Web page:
Monday, October 28, 2013
Three by Waugh
Today is the anniversary of the birth of Evelyn Waugh who was born in London on this day in 1903. He is one of my favorite authors. I have selected reviews of three of his novels including my favorite, Brideshead Revisited. His humor is nothing less than delightful.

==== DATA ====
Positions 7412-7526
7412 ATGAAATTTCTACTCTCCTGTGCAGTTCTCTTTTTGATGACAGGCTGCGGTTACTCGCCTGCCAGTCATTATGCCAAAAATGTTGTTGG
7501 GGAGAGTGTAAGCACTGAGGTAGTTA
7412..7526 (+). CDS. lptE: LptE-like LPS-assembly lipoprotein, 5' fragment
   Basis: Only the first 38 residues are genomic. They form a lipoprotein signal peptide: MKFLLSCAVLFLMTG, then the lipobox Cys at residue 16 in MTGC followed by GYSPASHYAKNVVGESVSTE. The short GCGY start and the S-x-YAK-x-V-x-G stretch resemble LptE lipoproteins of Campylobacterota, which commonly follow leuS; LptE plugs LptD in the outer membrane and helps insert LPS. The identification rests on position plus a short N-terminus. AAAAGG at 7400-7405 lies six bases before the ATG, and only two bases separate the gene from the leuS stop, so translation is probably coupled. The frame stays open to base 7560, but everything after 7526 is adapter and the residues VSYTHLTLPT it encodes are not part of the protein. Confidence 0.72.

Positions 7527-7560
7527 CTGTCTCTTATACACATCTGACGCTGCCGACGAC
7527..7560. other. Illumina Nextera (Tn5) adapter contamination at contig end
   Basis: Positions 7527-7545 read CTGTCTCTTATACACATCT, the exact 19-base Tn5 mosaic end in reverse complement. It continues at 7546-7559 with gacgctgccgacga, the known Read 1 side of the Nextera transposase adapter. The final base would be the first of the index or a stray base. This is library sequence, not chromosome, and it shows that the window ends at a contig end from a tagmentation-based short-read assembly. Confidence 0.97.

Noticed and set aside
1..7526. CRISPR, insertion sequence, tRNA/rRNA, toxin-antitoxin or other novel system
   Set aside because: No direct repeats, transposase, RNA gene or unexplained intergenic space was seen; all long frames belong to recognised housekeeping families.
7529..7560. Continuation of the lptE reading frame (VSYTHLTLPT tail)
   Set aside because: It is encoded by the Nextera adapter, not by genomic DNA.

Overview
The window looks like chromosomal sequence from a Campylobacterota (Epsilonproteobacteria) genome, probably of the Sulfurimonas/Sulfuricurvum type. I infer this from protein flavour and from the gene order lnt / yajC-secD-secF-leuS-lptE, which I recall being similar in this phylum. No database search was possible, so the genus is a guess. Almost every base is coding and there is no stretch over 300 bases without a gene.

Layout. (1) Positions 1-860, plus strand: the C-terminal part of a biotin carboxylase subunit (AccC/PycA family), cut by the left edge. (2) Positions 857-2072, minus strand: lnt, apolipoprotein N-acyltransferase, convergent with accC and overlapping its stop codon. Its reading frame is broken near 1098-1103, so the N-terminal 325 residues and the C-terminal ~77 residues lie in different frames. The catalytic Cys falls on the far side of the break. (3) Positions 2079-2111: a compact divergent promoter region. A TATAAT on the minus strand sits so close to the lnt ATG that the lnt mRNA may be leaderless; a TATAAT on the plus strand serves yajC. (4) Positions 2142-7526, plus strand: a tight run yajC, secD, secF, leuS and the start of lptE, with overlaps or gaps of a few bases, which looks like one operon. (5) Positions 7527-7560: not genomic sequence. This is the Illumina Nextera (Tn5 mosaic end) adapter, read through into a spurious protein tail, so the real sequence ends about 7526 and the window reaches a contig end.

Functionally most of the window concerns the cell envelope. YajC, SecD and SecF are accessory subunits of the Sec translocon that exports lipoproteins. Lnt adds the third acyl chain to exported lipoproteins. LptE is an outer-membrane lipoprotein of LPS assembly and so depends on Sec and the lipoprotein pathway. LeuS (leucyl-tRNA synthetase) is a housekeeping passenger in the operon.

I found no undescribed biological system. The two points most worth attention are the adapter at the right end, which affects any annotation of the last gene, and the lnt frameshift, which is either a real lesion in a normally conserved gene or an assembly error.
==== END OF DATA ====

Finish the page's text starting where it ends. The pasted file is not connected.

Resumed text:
In his letter of 7 January 1945 Evelyn Waugh wrote to Nancy Mitford that (regarding Lady Marchmain) "no I am not on her side; but God is, who suffers fools gladly; and the book is about God." Nancy, in a subsequent letter (17 January 1945) commented that she was "immune from" the "subtle" Catholic propaganda supposedly in the novel. Well, I guess that I am in Nancy's camp, recognizing the excellence of this G.E.C. (Great English Classic) and in my own way fascinated by the role of God in it, I remain unmoved by any hidden proselytizing (perhaps too harsh a word). Brideshead Revisited is possibly Evelyn Waugh's greatest novel and certainly one of the best English novels of the twentieth century. The demonstration of the battle between the culture of a civilization dying in the aftermath of World War I and the modern "hollow" culture of the the twentieth century plays out in this drama of a family and their estate, Brideshead. The journey of Charles Ryder, who guides us through this story, from his first encounter with Sebastian Flyte and his first visit to Brideshead keeps the reader rapt until the final pages, when under the shadow of the Second World War Charles returns to Brideshead for a final visit. His growth through encounters with the Flyte children and their mother and father plays out against the background of the Brideshead and all that for which it stands. Waugh uses comic relief in a judicious manner to lighten the way for the reader in a way that keeps the serious themes of the novel from becoming overwhelming. This classic novel also provides a beautiful depiction of the experience of going up to Oxford during the 1920s.